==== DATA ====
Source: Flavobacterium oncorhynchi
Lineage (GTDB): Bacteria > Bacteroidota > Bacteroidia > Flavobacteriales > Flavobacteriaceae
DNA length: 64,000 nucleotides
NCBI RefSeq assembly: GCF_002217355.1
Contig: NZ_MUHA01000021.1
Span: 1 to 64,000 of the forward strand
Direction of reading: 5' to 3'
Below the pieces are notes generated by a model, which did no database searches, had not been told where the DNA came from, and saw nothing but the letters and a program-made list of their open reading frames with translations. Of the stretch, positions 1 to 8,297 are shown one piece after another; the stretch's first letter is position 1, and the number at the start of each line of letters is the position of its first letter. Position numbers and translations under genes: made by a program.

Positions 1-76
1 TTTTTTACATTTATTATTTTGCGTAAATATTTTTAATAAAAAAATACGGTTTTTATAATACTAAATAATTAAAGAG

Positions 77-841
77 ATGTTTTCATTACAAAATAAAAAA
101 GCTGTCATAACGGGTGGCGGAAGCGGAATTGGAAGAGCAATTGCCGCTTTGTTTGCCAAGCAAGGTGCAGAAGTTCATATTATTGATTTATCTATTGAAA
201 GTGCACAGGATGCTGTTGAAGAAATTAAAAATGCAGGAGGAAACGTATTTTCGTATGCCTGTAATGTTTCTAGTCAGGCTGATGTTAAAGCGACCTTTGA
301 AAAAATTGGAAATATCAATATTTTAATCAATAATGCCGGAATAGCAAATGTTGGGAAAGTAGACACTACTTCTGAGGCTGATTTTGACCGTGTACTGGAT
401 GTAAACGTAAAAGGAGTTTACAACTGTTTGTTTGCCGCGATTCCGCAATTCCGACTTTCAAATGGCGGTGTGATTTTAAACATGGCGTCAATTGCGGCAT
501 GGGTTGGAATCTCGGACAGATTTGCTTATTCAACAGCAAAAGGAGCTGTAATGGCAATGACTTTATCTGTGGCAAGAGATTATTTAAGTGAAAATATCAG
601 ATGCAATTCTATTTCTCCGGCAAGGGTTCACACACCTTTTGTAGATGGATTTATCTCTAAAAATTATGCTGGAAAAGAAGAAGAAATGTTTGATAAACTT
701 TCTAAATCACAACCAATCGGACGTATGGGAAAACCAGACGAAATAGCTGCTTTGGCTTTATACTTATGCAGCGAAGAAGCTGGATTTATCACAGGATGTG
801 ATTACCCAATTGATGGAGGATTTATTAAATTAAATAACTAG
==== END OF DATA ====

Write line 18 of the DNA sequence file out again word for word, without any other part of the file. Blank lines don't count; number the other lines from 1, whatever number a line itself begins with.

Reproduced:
601 ATGCAATTCTATTTCTCCGGCAAGGGTTCACACACCTTTTGTAGATGGATTTATCTCTAAAAATTATGCTGGAAAAGAAGAAGAAATGTTTGATAAACTT